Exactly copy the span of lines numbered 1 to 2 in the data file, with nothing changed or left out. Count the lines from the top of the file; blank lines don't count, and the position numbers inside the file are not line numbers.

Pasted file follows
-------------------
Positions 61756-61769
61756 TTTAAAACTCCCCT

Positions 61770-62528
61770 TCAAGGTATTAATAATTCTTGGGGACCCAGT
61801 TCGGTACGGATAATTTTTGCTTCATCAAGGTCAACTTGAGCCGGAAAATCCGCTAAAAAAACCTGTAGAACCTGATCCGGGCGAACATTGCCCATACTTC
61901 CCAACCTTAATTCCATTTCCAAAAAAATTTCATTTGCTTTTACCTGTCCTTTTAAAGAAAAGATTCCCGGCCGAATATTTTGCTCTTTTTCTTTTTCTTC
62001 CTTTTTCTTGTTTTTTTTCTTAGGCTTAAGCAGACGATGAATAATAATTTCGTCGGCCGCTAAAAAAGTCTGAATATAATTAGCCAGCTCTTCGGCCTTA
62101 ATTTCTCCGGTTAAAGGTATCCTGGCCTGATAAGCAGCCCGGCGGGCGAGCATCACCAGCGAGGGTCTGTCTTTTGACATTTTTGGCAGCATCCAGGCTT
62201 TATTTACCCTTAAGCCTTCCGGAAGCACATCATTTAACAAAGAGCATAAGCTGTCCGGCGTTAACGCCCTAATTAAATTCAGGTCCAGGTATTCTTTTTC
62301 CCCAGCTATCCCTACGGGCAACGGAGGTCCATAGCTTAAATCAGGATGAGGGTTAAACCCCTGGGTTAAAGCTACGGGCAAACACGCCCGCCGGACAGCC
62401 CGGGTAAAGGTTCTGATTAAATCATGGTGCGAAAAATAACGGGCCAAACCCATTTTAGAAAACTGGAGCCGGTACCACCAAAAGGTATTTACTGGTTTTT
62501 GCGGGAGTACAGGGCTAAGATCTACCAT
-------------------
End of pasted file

Positions 61756-61769
61756 TTTAAAACTCCCCT